In the heat of increased demand for buildings, construction firms are missing out on educating students and encouraging interest from potential workers. Architecture and design are increasingly more appealing than construction to aspiring industry professionals, but even then, hiring a qualified detailer or design professional remains a huge challenge.

Getting involved in construction takes time, effort, interest, and a particular set of skills that aren’t easy to obtain. Most construction and extraction careers require on-the-job training and apprenticeships, and the physical demands of these professions are immense. So what about the stereotypes mentioned above? Could they to blame for a lack of interest in the industry?

 

Who They Really Are

The construction industry is made up of men and women with skills ranging from management to trigonometry to design to human resources. This is one of the fastest growing industries out there, and yet finding skilled workers is still a huge challenge.

Not only that, the physical demands of the trade are immense.

According to the Bureau of Labor Statistics, among all civilian jobs in 2016 requiring different strength levels, 45.5% of construction and extraction occupations required heavy physical strength at work (the most strength required for all civilian occupations). Workers know this about their profession and feel the burden of hard physical work each day.

Construction workers chose a trade that involves backbreaking labor, long hours, and sometimes unpredictable (and seemingly impossible) project schedules. In addition, they’ve worked to obtain specific skill sets that are becoming much like a lost art. How can we change the stereotypes, educate the public on the reality and importance of construction workers, and encourage future generations to pursue careers in the field?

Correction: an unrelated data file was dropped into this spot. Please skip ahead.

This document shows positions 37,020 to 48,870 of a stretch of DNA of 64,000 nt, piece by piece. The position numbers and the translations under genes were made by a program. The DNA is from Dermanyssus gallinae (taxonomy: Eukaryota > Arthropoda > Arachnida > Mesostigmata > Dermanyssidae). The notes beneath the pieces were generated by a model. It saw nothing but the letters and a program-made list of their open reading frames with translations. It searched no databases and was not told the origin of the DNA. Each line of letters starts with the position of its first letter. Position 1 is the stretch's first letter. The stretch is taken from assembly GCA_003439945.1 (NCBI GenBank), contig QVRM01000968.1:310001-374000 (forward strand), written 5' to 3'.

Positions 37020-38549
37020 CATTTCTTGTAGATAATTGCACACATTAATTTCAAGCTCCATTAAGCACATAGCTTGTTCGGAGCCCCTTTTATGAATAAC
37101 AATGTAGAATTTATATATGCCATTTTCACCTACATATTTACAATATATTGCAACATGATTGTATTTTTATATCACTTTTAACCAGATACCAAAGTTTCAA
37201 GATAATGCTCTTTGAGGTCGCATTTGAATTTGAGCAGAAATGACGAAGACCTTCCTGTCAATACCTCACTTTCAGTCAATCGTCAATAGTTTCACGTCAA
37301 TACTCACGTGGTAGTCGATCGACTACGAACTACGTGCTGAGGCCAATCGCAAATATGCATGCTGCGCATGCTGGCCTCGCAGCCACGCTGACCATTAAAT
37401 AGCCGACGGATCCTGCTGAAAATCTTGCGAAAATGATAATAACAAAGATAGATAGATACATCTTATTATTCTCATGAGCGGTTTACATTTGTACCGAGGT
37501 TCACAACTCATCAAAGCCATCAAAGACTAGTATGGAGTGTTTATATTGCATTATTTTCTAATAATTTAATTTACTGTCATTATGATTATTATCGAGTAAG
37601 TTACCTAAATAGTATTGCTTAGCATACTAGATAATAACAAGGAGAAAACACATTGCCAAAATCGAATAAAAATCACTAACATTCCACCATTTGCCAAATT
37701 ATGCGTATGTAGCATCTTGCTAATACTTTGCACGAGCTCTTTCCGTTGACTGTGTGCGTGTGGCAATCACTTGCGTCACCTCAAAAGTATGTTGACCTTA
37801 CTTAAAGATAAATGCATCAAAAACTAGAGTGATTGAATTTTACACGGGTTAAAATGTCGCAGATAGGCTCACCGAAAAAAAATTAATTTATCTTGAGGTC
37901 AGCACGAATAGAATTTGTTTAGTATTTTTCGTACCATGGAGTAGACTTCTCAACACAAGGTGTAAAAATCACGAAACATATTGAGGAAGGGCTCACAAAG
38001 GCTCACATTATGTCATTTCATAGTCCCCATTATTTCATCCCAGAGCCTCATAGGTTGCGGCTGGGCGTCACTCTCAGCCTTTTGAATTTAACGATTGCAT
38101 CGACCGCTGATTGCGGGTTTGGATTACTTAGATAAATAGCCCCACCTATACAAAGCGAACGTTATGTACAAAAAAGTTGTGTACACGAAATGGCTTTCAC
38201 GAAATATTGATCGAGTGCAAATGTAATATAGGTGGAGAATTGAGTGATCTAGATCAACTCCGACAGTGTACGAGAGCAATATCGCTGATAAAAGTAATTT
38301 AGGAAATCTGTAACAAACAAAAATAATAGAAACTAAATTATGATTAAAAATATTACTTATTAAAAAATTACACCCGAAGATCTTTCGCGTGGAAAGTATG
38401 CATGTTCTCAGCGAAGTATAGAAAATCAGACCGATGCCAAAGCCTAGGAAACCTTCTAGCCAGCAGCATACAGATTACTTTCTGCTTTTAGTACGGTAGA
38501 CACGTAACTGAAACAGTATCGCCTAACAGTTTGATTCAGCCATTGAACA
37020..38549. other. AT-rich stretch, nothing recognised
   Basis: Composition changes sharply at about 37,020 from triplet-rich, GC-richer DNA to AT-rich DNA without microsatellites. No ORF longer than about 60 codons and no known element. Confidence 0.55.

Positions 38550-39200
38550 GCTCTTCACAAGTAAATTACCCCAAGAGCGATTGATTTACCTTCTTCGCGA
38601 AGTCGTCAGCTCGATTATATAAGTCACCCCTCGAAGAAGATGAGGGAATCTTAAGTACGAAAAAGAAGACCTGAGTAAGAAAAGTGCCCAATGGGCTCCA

Changing the Stereotype

Until we change the stereotype, it will be difficult to find skilled workers to help complete jobs in time and on budget. However, there are ways that thought leaders and innovators are working to change things for the better.

There have also been efforts to encourage women in STEM (Science, Technology, Engineering, Mathematics) and other predominantly male fields. With less than nine percent of the workforce consisting of women, this demographic would wildly improve the state of the industry and decrease the skill shortage.

Companies who invest in educating future generations are seeing huge returns on their investment. Providing free licenses to colleges, writing curriculums, or visiting schools are ways companies are helping make this happen. The more students that are interested in construction early on, the stronger our economy will be in the future.

Construction firms who adopt the latest technology have the potential to attract an innovative professional audience. BIM (Building Information Modeling) is becoming the norm across the world, and these new processes and best practices are paving the way for efficiencies throughout every stage of the construction process. The few construction firms who have started to adopt the latest tech trends are seeing the biggest return on investment, positioning themselves far above the less-evolved competition. This will also attract younger generations, females, and workers who want to stop the construction stereotype.


If you’re having trouble finding the right people for the job, take a look at these options for outsourcing work.

 

About the Author

Sarah Lorek

Sarah is the Lead Content Strategist for Trimble Buildings, CEC (Civil Engineering & Construction), and Geospatial. She has worked on many large scale marketing campaigns for Fortune 500 companies, helping them define their story and shape a compelling narrative. Now, she focuses on creating and sourcing valuable thought leadership content for our readers.